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Common names: Pear Psylla
Scientific name: Psylla pyricola
Region: This insect can be found in eastern United States and the Pacific Northwest, with similar species found elsewhere.
Life cycle: The Pear Psylla insect produces three to five generations each year and hibernates under the edges of rough bark on the trunk and branches, or in garden rubbish, and emerge during the first warm days in April. Soon after, they deposit their eggs. A month is all that is needed to complete its life cycle.
Physical description: This 1/10 inch long psylla is reddish brown to dark orange with green or red markings and transparent wings. They resemble a miniature Cicada. The eggs are yellow and are laid in old leaf scars, in cracks and crevices, and around the base of buds. The nymphs are small and yellow.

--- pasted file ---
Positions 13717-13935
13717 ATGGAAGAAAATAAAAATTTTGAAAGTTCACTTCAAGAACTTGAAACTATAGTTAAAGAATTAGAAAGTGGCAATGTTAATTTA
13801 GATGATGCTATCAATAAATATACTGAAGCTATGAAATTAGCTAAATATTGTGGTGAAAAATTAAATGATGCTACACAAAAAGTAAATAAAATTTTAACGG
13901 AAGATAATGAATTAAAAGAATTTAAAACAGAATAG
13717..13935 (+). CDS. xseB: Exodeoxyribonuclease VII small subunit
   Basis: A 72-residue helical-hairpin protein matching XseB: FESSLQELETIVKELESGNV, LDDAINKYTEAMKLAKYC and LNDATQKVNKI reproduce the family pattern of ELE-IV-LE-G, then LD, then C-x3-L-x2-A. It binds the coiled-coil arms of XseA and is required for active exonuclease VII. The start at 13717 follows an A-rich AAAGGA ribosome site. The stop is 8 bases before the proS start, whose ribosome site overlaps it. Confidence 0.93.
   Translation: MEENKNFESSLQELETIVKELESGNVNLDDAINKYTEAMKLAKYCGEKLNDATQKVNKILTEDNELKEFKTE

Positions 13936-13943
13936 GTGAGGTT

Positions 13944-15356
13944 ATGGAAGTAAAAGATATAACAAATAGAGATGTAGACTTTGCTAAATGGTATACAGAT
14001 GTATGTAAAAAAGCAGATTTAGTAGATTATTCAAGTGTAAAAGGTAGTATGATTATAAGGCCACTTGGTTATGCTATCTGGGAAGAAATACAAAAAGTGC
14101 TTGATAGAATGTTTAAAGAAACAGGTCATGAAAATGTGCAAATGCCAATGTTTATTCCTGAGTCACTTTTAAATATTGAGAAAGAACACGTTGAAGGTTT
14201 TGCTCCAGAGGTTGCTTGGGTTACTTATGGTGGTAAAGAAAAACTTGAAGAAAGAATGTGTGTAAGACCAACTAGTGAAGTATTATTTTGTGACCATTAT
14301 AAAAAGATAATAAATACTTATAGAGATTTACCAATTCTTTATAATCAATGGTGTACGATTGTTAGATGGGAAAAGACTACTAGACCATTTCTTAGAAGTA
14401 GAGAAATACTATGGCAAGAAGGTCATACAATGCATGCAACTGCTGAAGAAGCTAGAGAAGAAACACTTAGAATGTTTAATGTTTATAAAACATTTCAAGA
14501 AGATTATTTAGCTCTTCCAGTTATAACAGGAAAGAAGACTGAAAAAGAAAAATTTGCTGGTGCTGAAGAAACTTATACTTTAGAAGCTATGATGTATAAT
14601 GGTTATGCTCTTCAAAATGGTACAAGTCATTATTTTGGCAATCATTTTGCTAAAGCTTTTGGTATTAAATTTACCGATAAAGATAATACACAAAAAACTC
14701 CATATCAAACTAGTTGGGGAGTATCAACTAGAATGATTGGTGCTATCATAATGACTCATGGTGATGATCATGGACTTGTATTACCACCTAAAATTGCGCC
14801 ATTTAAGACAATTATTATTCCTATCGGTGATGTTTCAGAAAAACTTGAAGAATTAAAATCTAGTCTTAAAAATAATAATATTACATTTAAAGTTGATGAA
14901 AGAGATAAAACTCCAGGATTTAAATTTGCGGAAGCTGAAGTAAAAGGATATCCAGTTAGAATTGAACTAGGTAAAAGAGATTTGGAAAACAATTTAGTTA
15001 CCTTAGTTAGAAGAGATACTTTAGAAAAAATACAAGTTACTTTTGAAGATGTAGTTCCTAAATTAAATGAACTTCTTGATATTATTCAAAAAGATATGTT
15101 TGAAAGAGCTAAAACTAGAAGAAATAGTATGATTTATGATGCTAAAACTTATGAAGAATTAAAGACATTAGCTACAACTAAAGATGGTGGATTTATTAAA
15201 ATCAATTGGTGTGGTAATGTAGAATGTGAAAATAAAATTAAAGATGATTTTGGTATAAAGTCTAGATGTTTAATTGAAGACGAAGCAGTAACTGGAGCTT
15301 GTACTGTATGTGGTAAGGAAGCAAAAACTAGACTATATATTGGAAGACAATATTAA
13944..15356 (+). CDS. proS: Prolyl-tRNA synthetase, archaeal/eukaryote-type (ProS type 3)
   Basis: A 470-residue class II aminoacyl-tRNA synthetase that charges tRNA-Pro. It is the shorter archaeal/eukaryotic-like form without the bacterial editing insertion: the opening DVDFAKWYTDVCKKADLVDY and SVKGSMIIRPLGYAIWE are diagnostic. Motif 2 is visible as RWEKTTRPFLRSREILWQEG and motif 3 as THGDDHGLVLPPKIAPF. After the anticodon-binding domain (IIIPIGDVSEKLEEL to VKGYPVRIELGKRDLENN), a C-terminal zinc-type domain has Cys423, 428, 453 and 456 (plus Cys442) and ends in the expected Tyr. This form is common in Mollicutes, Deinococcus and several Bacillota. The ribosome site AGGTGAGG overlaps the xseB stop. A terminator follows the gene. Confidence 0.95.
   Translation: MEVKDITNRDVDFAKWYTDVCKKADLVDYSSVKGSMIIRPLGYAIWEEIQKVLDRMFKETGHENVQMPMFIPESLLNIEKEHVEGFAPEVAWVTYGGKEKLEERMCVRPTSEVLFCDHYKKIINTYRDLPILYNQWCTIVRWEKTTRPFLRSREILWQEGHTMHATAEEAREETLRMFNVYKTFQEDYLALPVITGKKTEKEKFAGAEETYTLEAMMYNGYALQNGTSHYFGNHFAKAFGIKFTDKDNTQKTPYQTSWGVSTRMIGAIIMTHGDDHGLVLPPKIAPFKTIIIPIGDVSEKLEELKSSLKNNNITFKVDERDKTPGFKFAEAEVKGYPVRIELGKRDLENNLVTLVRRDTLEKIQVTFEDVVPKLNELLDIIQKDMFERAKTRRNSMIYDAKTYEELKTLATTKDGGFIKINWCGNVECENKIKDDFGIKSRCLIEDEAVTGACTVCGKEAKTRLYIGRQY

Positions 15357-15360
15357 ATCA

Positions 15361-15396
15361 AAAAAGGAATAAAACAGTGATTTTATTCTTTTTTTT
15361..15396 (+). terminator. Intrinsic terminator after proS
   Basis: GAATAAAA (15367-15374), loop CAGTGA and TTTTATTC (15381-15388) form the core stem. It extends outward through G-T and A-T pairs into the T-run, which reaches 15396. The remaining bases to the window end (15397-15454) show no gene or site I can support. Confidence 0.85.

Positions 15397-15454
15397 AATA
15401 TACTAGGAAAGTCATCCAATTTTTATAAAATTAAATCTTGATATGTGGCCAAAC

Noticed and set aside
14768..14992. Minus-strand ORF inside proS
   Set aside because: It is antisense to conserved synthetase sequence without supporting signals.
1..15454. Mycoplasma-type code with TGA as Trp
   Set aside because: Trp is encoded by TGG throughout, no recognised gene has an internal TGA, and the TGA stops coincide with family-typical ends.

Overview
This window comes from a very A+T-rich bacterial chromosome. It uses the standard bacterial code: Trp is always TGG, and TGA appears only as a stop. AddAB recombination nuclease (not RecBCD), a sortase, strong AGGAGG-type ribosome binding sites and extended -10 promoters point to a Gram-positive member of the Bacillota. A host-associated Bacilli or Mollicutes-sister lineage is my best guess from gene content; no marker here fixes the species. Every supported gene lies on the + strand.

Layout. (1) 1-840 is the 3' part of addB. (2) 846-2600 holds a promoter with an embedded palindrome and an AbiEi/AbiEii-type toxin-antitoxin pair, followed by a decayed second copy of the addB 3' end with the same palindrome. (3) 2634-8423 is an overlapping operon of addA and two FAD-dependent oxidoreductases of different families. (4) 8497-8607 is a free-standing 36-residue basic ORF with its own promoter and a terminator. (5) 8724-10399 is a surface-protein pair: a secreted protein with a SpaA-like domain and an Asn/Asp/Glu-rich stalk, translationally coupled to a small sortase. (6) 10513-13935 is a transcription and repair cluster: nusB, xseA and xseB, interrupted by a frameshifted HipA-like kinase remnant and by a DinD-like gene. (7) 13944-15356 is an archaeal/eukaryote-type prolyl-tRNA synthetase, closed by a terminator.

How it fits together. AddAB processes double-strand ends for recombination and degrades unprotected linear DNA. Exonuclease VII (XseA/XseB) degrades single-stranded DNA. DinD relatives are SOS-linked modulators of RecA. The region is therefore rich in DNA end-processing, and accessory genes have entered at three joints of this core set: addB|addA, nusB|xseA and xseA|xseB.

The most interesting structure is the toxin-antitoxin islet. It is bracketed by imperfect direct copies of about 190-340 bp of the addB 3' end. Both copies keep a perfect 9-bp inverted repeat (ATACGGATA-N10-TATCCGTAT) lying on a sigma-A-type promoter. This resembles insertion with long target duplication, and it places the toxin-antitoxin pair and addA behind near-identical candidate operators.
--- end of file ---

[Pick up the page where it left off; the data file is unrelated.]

Feeding characteristics: This pest attacks pear, quince, potato, and tomato plants. The nymphs feed on the top of leaves leaving only the veins. They go to the axils of leaf petioles and begin to suck sap. They excrete honeydew, which drips onto the lower leaves and encourages the growth of a sooty mold. Many leaves develop brown spots and fall before the fruit is ripe, and buds may fail. The fruit can also become scarred. The piercing mouthparts also transmit the mycroplasma organism responsible for pear decline in western states.
Controls: Apply a 2 percent solution of dormant oil in the spring just as the buds begin to swell. This will kill the overwintering psylla as they begin to lay their eggs.
If they are well established, dust with limestone or Diatomaceous earth.
The Chalcid Wasp parasitizes the psylla nymphs and one wasp can eliminate up to 90 percent of the nymphs in July and August.
Pirate bugs, lacewing larvae, snakefly larvae and adults, and the larvae of Lady Beetles are also valuable predators and can reduce psylla numbers to an insignificant amount.
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